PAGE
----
Microsoft’s Patent power-grab

So, Microsoft spent over a billion dollars to out-bid Google on a bunch of patents from AOL. But WHY? AOL isn’t exactly a major player in the game anymore and the bulk of their patents haven’t been put into practical use for years.

Many in the industry are assuming that Microsoft did it out of their usual trying-to-beat-Google-to-the-punch philosophy, but it turns out that Microsoft (finally) had an ulterior motive (especially since Google never officially announced an interest in the patents).

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Is iSolar the Wave of the Future?

Apple sure has given us a lot of funky and awesome tech. And the surprises certainly ain’t over, even after the untimely demise of Steve Jobs, Apple still has trick up its iSleeve. The future innovation from the innovation king is coming in the form of uber-chic, solar-powered Apple products (including laptops, tablets and smartphones). New patents filed with the US Patent and Trademark office clearly state plans to use an “apparatus and methods for harnessing external light to illuminate a display screen of an electronic device.”

These newest solar patents from Apple intend to use sunlight to light-up the screen of their Macs, iPhones and iPads (as the patent was filed for laptops, smartphones and tablets). The screens will be illuminated using one, or a combination of, light harnesses, reflectors and/or translucent surfaces.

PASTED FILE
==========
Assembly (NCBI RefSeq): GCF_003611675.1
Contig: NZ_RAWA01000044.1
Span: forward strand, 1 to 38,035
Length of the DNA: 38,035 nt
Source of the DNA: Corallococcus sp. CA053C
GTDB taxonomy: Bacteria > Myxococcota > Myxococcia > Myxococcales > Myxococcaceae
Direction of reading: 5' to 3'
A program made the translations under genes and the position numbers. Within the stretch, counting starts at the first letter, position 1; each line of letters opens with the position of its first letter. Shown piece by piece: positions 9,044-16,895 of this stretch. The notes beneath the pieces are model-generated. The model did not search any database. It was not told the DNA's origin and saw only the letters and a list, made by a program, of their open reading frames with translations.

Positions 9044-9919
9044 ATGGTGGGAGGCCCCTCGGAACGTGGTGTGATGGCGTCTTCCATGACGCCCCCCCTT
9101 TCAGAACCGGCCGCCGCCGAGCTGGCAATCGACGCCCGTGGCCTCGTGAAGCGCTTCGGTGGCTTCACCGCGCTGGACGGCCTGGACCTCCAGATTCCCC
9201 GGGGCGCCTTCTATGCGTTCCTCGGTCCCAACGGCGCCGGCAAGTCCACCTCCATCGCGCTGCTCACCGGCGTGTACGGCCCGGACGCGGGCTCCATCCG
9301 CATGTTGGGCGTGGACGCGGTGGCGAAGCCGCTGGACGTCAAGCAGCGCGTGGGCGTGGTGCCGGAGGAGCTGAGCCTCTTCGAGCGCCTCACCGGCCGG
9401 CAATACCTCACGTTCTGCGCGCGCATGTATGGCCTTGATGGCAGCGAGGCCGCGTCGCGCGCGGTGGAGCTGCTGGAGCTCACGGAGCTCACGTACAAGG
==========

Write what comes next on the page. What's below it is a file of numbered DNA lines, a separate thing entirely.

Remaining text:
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Open Invention Network justifies Oracle’s dispute with Google

It was about two months ago when the news of Google being sued by Oracle broke out. The row between the two technology stalwarts was with regard to Google’s violation of copyrights and patents related to Java; which was acquired by Oracle along with Sun Microsystems during the initial months of this year. The terse claimed that Google “knowingly, directly and repeatedly infringed Oracle’s Java-related intellectual property.”

The complaint (pdf), wherein the he U.S. District Court for the Northern District of California, says that “Android (including without limitation the Dalvik VM and the Android software development kit) and devices that operate Android infringe one or more claims of each of United States Patents Nos. 6,125,447; 6,192,476; 5,966,702; 7,426,720; RE38, 104; 6,910,205; and 6,061,520.”

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